For August, the monthly MBNSW night drive was back up north.    The route started in Windsor, taking the putty road up to Bull Ridge road, across to the Sackville Ferry, up to the top of Wisemans Ferry road, then to Dural McDonalds down the Old Northern Road.   These are all really nice driving roads, with little traffic at night.   While the night before had been a big downpour, the weather was great on the day of the drive.  We had nine cars on the drive in the end.   This is a really good number to keep the group together.

We started at McDonalds Windsor.    On the night we had four W124s (My 300TE, two 300Es and a 230E), three W126s (a 380SEC, 380SEL Limo and a 300SEL) , an R107 500SL and a Series 3 Jaguar XJ6.   W124s and W126s are generally the mainstay of these drives.   It was nice to have the XJ6 along as well.  It was a nice example and fresh from a new pair of fuel tanks.

We started out and were able to keep the group together fairly well getting out of Windsor. Most of this road was good driving roads with a few bends rated around 80km/h. Great for a night time cruise.

The first waypoint was Sackville ferry, one of the five car ferries operating in Sydney. Our group of 9 was able to fit onto one ferry, even with a stretched limo.  We’ve taken the Berowra ferry a few times on Night Drives.  This was our first time on the Sackville Ferry.

Sackville FerryAfter the ferry, the route took us on some of the sweeping corners of Sackville Ferry Road, then Wisemans Ferry road.   The 300TE is very nimble on roads like these.       On this drive, I had also been trying out some walkie talkies from Ali Express that I plan to use for a longer road trip later in the year.    These proved invaluable, as not far down the Old Northern Road, one of the cars broke down.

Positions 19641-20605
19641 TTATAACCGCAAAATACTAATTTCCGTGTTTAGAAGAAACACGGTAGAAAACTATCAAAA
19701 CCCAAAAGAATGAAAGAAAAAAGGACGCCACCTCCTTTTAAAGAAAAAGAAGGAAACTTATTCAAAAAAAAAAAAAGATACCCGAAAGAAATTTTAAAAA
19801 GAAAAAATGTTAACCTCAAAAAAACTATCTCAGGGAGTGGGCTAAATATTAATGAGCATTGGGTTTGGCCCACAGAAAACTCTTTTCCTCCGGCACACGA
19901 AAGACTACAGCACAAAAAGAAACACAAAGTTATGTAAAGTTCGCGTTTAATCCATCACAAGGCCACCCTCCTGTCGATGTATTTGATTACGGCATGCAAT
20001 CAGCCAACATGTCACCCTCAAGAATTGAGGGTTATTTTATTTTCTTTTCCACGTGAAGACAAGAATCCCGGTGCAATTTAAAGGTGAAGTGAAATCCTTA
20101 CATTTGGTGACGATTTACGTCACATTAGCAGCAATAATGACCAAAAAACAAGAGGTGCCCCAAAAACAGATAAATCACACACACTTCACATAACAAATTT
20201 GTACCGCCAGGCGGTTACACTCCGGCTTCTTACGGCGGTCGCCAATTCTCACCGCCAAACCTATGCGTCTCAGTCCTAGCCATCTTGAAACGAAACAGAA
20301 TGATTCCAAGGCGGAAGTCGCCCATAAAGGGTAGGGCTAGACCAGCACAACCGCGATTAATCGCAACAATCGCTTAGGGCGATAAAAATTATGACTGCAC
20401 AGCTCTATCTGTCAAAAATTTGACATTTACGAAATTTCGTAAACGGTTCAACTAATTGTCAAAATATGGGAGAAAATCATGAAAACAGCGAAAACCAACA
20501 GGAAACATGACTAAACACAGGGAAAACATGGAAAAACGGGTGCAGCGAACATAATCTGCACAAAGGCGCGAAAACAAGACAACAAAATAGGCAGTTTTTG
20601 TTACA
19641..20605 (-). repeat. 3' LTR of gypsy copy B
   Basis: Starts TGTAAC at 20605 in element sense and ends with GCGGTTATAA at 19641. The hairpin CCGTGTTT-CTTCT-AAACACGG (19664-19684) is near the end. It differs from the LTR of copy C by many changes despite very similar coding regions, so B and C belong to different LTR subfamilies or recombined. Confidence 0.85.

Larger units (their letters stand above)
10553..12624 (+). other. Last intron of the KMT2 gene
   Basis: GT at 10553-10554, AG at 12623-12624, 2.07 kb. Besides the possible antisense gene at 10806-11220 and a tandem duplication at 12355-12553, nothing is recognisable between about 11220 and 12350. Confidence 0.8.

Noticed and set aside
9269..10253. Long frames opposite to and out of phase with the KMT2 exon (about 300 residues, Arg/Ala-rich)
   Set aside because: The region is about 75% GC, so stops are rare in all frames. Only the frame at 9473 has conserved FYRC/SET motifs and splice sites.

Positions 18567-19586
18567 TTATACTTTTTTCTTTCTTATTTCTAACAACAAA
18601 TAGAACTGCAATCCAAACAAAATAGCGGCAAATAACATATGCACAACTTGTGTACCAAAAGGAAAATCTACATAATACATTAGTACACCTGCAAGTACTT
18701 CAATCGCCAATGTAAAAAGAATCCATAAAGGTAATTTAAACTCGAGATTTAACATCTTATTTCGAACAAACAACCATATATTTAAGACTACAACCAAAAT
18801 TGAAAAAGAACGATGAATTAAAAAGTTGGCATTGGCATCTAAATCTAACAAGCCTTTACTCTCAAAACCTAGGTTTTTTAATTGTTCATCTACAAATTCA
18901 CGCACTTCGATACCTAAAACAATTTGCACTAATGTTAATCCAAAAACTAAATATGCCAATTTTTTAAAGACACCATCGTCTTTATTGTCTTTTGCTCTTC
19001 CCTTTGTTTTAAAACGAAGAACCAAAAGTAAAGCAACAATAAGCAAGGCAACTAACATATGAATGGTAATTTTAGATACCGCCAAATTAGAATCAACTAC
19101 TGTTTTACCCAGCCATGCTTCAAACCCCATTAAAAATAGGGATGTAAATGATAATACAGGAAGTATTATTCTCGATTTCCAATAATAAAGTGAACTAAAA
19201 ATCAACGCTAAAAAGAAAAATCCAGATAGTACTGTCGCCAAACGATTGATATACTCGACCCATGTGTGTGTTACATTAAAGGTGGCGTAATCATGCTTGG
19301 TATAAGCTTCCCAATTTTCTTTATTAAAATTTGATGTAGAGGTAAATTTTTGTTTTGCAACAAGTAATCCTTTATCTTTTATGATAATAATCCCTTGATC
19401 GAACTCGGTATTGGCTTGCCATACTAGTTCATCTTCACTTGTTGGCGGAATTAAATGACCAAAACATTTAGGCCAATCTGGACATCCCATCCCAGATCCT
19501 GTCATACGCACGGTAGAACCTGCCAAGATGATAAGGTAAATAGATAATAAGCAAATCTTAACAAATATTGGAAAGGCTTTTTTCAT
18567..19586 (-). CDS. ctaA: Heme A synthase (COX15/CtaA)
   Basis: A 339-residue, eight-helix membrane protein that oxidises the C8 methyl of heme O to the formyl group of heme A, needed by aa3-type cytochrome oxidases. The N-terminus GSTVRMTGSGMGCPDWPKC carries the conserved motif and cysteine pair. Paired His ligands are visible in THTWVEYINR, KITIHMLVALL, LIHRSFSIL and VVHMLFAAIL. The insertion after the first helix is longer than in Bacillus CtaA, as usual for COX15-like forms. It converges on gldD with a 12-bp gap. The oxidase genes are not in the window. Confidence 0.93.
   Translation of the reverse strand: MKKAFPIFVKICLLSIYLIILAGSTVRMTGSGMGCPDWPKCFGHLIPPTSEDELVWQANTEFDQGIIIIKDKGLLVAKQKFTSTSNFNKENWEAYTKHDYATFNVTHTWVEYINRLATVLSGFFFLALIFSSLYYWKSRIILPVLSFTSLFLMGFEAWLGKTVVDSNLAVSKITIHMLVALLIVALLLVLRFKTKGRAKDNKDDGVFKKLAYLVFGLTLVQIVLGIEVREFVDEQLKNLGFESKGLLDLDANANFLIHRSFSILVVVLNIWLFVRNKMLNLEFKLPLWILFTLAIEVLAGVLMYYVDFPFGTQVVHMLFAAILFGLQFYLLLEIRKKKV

Even though I was a few Km ahead, the walkie talkies allowed me to turn the first half of the convoy around and go back and see what was going on.   The 300SEL had stopped dead.   And it hadn’t chosen a very good place to do so.   It was in a section just after a corner on the 90km/h section of the Old Northern Road.  This section didn’t have a proper shoulder either.     We positioned a few cars behind it with hazard lights on, but the big rigs roar through here at night, so it wasn’t an ideal place to be.


The 300SEL would turn over, but the engine would not run.    We quickly tried the obvious, such as to bypass the fuel pump relay, with no effect.   Somebody had a multi-meter and there was power getting to the fuel pumps, but they didn’t seem to be priming.

At that point, a good Samaritan in a ute stopped.  He had a tow strap and offered to take the car to a safer place.    We got everything hooked up, and he pulled the 300SEL about two kilometers down the road where there was a very wide shoulder.   This was a much safer spot, especially as we expected the car would probably need to be left overnight.    Luckily the owner of the 300SEL had come with the owner of the Limo, so a ride home was possible in the limo.


This was our first real breakdown on one of the night drives.   We’ve had a few cars pull out due to various issues, but this was the first time a car required a tow.   And we expected it would be first time a car would need to be flat-bedded away.

At this point with nothing much else we could do on the side of the Old Northern Road, the rest of the group went to the final destination at McDonalds.      Due to the breakdown, it turned out to be quite a late night.  When I got home at about 1:30AM, there was a message waiting for me from the driver of the limo.  After about 30-40 minutes, the 300SEL had sprung into life, and was driven home without incident.   Not only was this great news, but it preserved our record that no car has yet been flat-bedded away from one of the night drives.  Despite the breakdown, it was an enjoyable night.


Guest Post: Victorian German Auto Show 2023

The German Auto Show has grown into one of the larger Victorian car shows, showcasing the main German marques, but also some of the lesser-known brands that have ceased manufacturing, such as NSU and Borgward. The first show was held in 2016 at the Royal Institute for the Blind and continued at the same venue up to 2019. Initially the event was limited to pre 1990 vehicles, but this changed with a venue change in 2022 at Sandown Racecourse, where close to 500 vehicles attended and $10,500 was raised and donated to Beyond Blue.